Upon one occasion, after painting for me, he saw one hard edge, and drew a brush across it, very lightly saying at the same time " This is a disgraceful thing to do, and means slovenly painting. Don't ever let me see you do it. ..." I have also seen the assertion that he painted a head always in one sitting. He painted a head always in one process, but that could be carried over several sittings. He never attempted to repaint one eye or to raise or lower it, for he held that the construction of a head prepared the place for the eye, and if it was wrongly placed, the underconstruction was wrong, and he ruthlessly scraped and repainted the head from the beginning. That is one reason why his brushwork looks so fluent and easy, he took more trouble to keep the unworried look of a fresh sketch than many a painter puts upon his whole canvas. 

The following extracts from Mr. Haley's account of Sargent's teaching at the Royal Academy Schools, 1897-1900, throw- further light on his method: 
The Significance of his teaching was not always immediately apparent; it had the virtue of revealing itself with riper experience. His hesitation was probably due to a searching out for something to grasp in the mind of the student, that achieved, he would unfold a deep earnestness, subdued but intense. He was regarded by some students as an indifferent teacher by others as a "wonder"; as a "wonder" I like to regard him.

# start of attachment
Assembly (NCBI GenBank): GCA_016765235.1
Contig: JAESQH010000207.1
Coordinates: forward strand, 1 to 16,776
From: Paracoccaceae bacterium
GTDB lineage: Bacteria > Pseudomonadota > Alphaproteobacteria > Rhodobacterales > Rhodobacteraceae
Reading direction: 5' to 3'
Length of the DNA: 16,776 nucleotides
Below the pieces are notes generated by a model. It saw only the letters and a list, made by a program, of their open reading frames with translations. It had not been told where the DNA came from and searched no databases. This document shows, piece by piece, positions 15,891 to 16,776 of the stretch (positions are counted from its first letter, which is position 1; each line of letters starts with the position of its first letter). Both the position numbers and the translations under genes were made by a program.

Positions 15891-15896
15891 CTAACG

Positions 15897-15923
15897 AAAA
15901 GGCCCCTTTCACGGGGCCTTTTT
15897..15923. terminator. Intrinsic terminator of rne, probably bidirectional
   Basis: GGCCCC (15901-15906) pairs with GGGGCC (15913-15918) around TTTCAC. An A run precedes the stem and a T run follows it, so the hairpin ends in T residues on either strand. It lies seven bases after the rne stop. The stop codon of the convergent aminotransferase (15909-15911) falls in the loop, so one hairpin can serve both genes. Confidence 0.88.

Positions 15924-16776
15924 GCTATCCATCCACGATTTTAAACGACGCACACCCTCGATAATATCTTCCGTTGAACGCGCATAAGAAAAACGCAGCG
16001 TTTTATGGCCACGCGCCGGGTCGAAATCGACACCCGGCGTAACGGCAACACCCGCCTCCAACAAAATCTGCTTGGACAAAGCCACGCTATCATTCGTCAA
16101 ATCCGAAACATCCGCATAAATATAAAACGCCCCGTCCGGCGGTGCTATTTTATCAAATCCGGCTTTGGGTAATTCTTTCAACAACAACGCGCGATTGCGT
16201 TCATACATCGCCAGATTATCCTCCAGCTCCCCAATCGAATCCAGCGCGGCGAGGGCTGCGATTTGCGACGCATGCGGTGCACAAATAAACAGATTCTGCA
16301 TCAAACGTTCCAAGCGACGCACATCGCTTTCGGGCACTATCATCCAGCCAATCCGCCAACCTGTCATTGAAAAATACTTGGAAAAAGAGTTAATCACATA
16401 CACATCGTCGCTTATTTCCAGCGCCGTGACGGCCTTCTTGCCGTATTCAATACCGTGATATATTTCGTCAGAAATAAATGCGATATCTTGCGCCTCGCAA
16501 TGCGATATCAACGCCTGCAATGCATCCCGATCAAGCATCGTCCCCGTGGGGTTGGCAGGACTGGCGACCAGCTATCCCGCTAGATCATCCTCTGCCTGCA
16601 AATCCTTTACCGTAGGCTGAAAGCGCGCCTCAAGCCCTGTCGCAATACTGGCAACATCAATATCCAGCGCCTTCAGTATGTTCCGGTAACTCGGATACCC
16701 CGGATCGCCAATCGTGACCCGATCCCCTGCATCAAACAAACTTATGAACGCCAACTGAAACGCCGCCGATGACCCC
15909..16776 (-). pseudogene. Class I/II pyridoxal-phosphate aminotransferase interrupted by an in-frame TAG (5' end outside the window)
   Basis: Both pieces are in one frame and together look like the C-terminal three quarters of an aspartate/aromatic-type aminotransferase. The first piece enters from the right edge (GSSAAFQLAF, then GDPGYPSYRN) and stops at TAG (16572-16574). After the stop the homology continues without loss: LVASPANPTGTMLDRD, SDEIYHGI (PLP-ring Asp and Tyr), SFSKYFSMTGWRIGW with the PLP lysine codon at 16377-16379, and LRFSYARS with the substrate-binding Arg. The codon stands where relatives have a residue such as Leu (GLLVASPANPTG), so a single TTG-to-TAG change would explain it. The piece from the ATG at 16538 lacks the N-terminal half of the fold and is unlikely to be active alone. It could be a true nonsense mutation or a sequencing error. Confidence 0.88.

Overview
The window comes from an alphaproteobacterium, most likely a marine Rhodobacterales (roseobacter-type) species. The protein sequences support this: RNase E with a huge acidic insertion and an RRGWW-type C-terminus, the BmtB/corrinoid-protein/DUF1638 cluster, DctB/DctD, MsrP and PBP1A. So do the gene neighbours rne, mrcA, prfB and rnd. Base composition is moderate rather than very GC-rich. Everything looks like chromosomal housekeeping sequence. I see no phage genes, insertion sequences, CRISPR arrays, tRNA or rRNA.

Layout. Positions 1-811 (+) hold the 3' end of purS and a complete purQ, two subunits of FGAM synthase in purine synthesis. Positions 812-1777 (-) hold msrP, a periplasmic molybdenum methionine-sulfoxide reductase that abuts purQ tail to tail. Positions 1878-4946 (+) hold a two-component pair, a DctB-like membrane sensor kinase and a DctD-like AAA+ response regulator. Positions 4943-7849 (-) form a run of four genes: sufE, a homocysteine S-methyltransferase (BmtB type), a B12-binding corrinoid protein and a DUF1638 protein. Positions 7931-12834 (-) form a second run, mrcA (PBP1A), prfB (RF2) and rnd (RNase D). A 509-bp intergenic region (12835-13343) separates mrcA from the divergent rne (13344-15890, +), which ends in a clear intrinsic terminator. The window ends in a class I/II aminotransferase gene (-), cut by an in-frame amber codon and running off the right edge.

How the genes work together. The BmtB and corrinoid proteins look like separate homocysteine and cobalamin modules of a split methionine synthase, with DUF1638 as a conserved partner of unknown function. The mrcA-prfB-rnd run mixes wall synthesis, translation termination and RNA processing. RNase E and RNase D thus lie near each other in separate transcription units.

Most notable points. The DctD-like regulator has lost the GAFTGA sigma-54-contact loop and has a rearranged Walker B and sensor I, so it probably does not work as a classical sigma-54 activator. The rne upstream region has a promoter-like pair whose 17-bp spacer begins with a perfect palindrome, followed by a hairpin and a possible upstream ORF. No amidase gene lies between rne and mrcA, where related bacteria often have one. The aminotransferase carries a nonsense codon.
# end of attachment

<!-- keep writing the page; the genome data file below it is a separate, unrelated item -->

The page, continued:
He dealt always with the fundamentals. Many were fogged as to his aim. These fundamentals had to be constantly exercised and applied. 
"When drawing from the model," he said, "never be without the plumb line in the left hand" — Every one has a bias, either to the right hand or the left of the vertical. The use of the plumb line rectifies this error and developes a keen appreciation of the vertical. 
He then took up the charcoal, with arm extended to its full length, and head thrown well back; all the while intensely calculating, he slowly and deliberately mapped the proportions of the large masses of a head and shoulders, first the poise of the head upon the neck, its relation with the shoulders. Then rapidly indicate the mass of the hair, then spots locating the exact position of the features, at the same time noting their tone values and special character, finally adding any further accent or dark shadow which made up the head, the neck, the shoulders and head of the sternum.